Despite public health’s success in tobacco policy over the recent years, we know tobacco remains a top source of revenue for the convenience store industry. In order to identify appropriate policy interventions or other point of sale strategies for tobacco prevention and control, it’s helpful to understand consumer trends. A look at the “Tobacco Deep Dive” Convenience Store News 2020 Industry Report provides insight on these trends within the convenience store (c-store) sector. It’s not often that we are able to access information about tobacco sales from the perspective of retailers, and this report provides added support for many concepts that are critical to tobacco policy efforts. Here are a few of our key takeaways.


The fight against tobacco is far from over.

According to the report, cigarettes and other tobacco products account for 35 percent of all in-store sales in convenience stores. Although the report indicates a slight decline of sales for cigarettes and cigars, there was a major increase in the sale of electronic cigarettes as well as a moderate increase in smokeless tobacco. Unfortunately, these figures align with the rapidly increasing numbers of middle and high school students using e-cigarettes, with numbers rising from 3.6 million in 2018 to 5.4 million in 2019—a difference of about 1.8 million youth.


Density and proximity of tobacco retailers play a role in smoking behaviors.

The report points to convenient store location as the top factor influencing cigarette purchases in c-stores. Public health research also confirms that store location matters. Evidence confirms that a greater availability of tobacco products is associated with higher smoking rates for both youth and adults. From a health equity standpoint, this is particularly concerning since tobacco retailer density is higher in low-income and minority communities. Retailer licensing and zoning are two of the most lasting strategies to impact the density of tobacco retailers, the types of retailers that can sell tobacco, and the location of tobacco retailers.


Increasing the price of tobacco has the potential to influence sales.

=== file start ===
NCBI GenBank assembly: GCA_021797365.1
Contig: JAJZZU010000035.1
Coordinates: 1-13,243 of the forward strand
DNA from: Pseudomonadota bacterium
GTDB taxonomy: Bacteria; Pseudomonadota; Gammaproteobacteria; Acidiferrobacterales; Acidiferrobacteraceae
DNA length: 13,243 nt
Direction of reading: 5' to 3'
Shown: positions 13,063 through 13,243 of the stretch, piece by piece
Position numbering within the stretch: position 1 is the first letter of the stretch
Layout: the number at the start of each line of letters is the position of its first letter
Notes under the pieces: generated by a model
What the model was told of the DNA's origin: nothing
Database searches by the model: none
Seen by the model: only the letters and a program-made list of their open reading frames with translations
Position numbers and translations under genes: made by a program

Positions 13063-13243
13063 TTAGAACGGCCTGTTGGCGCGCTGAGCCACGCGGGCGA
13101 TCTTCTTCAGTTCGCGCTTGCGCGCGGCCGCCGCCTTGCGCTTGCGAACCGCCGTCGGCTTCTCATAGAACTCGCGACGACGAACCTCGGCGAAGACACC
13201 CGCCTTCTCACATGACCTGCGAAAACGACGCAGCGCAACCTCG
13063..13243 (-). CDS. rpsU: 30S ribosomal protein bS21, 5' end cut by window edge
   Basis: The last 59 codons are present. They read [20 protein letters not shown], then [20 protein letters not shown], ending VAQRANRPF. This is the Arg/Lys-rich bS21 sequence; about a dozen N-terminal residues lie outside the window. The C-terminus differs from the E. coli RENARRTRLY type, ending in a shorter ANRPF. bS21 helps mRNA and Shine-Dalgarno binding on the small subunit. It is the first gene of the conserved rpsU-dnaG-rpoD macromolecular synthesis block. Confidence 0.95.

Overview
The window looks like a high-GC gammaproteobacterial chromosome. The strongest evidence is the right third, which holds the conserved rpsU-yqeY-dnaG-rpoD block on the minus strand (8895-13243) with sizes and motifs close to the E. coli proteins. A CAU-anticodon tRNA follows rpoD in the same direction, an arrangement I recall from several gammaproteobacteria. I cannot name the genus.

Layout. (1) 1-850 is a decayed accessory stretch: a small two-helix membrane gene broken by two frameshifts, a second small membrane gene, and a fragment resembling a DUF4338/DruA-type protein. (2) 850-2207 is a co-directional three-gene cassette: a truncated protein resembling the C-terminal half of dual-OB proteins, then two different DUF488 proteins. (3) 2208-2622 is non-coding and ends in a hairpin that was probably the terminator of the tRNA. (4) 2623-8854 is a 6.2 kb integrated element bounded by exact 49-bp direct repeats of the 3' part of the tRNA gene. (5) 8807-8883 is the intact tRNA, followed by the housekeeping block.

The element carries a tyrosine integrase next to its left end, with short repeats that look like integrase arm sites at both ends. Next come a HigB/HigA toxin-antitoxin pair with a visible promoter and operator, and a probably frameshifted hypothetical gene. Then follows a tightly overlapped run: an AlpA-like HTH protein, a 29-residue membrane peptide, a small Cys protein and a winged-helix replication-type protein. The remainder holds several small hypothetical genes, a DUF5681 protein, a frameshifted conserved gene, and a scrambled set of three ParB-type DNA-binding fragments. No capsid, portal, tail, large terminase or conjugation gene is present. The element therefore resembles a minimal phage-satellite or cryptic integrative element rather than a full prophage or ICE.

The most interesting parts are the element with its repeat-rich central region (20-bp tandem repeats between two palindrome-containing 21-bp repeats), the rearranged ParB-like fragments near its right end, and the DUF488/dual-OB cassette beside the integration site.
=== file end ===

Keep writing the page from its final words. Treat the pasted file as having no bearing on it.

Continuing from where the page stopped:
Another top factor influencing cigarette purchases in c-stores was price. Again, this comes as no surprise. According to the Surgeon General, raising the price of tobacco products is one of the most effective strategies for reducing initiation, decreasing consumption, and increasing cessation. Over the years, public health has identified several successful strategies for raising the price of tobacco products, including raising excise taxes. There are also non-tax approaches  for states and communities facing political barriers to excise tax increases and that can complement excise taxes to keep prices high.


But who really benefits from tobacco sales at c-stores? The tobacco industry.

The three concepts above reinforce the need for comprehensive efforts to counteract commercial tobacco product sales and marketing at the point of sale. Reports like this one are often used to support economic arguments against point of sale policies. However, it’s important to note that tobacco is actually a relatively low-margin product for c-stores. In 2016, while 34.1% of in-store sales were from tobacco, only 18.2% of profits were from tobacco. In comparison, prepared foods were 22% of sales, but 35% of profits, and packaged beverages were 15% of sales but 19% of profits. At the same time, the tobacco industry is well aware of the value of the retail environment on their bottom line. In 2018, the tobacco industry spent over $7.2 billion to advertise and promote their products at the point of sale, with a majority of this money directed towards price promotions and promotional allowances paid to retailers. Unsurprisingly, this spending pays off, with over ⅓ of c-store shoppers purchasing cigarettes in a month. Not only do these incentives paid to retailers help keep people hooked on tobacco, but they also keep the retailers dependent on tobacco companies through detailed contracts dictating sale price and product placement.

The good news is that we have plenty of strategies for counteracting commercial tobacco product sales and marketing at the retail store. These strategies include those mentioned above, like retailer licensing and zoning or raising excise taxes, as well as others such as, minimum pack sizes and restrictions on the sale of flavored tobacco products. Check out for a full menu of evidence-based, flexible strategies to help local, state, and federal practitioners select the best and most effective solutions for their communities.